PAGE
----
Mandy (wishfulsinning) wrote,
Mandy
wishfulsinning

I'm posting my oratory here. Because I worked on it for 2 weeks, and I'm really proud of it. So read it, or not. But its long. REALLY long. And sounds way better when I read it out loud, instead of on paper ;)

 

When I was nine, I went on a mission. My bedroom was going to be perfect. That’s right, I, the messiest person in Mrs. Windler’s third grade class was on a mission to make my room perfect. I spent hours alphabetizing my books, placing my dolls in just the right spot, and organizing my clothes into what my friend aptly called "Colorbetical Order." Once I finally had my room exactly how I wanted it, the trouble started. No one was allowed inside, for fear they might mess it up. I slept on top of my blankets, so I wouldn’t ruin my pillow design. That’s when I realized, my room was perfect, but I couldn’t do anything. What was the point of perfection, if it doesn’t work?

Webster’s Dictionary defines perfectionism as a disposition to regard anything short of perfection as unacceptable. Juggling school, work, and friends is hard enough, but throw in the need to do it all perfectly and the stress is just too much. Within this speech I’m going to tell you reasons for perfectionism, explain why being perfect isn’t all its cracked up to be, and tell you what you can do to stop everyone’s need for perfection.

The perfect body has always been a goal for millions of men and women. People go to great lengths to achieve this so-called ‘perfect body.’ Gym memberships, diets and even going under the knife, just to be perfect. According to James Runyan, a diet and eating disorder specialist, we see more than 3,000 advertisements a day telling us how we should look. And the image you see, the one many idealize, isn’t even real. Lighting, air brushing, and photoshopping runs rampant in the media. It seems the image everyone wants to become isn’t even real these days. But many people are still chasing the dream of perfection.

My parents have always pushed me to get As. And don’t get me wrong, without them forcing me to do my homework, I don’t know where I’d be. But whatever happened to C being average? Nowadays, receiving anything less than an A is like punishing a teen. Everywhere the world is telling us to be perfect, or we’ll fail. We won’t get into college if we don’t get A’s. No one will hire you if you get a C in Algebra. Whatever happened to "You did your best," or "Nice try, you’ll get ‘em next time"? They seem to have been replaced with "You could have done better."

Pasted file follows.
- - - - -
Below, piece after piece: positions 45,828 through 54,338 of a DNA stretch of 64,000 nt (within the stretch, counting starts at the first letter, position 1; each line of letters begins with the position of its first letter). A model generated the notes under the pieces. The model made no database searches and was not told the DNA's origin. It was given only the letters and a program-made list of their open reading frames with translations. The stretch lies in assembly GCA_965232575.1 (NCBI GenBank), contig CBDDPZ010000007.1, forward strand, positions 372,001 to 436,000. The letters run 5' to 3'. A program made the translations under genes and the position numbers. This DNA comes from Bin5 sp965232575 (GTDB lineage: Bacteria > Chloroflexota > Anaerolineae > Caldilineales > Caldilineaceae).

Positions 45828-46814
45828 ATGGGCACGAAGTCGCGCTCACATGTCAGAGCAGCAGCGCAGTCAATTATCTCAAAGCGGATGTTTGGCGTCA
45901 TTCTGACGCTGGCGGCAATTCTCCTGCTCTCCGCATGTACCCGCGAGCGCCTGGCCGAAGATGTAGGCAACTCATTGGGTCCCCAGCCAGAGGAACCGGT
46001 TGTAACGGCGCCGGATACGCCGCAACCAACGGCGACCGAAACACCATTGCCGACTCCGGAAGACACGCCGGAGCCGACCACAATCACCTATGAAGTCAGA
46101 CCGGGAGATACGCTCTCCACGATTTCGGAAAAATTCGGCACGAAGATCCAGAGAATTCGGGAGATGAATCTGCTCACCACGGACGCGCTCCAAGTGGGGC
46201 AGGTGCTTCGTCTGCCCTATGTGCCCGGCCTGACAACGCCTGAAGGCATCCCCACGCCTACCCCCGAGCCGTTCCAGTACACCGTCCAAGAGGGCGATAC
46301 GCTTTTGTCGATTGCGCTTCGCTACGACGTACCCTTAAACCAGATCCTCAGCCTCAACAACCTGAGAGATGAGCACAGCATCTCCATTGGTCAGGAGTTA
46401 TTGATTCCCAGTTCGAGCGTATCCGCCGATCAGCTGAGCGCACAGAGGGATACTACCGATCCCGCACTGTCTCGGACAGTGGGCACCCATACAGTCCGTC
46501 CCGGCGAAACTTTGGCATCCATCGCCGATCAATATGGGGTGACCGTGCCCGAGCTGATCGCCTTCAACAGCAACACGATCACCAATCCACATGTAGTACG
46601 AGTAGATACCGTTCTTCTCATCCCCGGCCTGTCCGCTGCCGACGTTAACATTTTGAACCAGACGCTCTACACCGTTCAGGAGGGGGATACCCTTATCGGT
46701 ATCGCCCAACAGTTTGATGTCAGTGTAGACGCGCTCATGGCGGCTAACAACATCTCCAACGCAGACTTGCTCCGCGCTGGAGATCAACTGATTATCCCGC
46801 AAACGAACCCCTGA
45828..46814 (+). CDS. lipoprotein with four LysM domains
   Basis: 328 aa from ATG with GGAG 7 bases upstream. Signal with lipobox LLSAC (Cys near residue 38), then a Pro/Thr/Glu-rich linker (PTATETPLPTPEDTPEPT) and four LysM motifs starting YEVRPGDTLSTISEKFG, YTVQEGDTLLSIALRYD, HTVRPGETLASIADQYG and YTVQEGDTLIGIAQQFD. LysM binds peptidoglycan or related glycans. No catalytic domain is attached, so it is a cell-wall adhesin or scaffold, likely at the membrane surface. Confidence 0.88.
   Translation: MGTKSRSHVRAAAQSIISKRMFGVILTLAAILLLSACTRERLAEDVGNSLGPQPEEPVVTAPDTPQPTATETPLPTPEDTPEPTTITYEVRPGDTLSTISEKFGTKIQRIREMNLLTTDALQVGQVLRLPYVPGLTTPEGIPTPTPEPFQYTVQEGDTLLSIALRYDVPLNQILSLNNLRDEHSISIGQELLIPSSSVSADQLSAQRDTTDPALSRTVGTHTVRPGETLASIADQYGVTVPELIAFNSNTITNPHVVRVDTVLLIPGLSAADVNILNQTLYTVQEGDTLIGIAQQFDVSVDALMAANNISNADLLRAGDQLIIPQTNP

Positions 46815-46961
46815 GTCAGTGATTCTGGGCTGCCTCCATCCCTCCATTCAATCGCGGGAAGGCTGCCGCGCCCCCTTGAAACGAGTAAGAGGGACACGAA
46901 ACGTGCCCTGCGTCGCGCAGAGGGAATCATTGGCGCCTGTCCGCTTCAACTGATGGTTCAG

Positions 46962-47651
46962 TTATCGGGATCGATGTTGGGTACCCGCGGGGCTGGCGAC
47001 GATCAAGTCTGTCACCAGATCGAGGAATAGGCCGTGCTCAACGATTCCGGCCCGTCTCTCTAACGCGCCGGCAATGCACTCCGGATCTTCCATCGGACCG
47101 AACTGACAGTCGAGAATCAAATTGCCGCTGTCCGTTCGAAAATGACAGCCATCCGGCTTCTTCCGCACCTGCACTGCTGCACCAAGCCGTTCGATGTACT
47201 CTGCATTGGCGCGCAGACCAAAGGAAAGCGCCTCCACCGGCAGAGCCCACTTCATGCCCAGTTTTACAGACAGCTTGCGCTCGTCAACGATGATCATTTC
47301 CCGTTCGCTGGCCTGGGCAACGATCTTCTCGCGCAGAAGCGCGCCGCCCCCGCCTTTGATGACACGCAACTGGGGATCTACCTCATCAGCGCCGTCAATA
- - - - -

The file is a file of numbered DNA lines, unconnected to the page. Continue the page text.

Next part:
Now, with all this stress to do good in school, and to be pretty, you’d think we’d be able to just relax and be ourselves around our friends. But most of the time, this is hardly the case. People seem to be wondering more, "How is this person going to help me?" No one just wants to be friends. People are so busy trying to do get ahead in life, they don’t have time to actually live. Its like the story about Franklin D. Roosevelt. He hated the White House receptions because he thought people were too busy trying to get on his good side that they didn’t listen to him. So, at an international reception, as he shook hands with all of the guests he smiled and said, "I’m fine. I stabbed my grandmother to death this morning. And how are you?" Each guest answered nearly the same way, "Glad to hear that, Mr. President. Thank you so much for inviting me!" Finally one minor official turned to him and responded, "Well, I’m certain she had it coming." People were so busy trying to become the President’s friend, and they didn’t listen to anything he had to say. More times than we’d like to admit, we use people so we can wiggle our way into the perfect situations for life.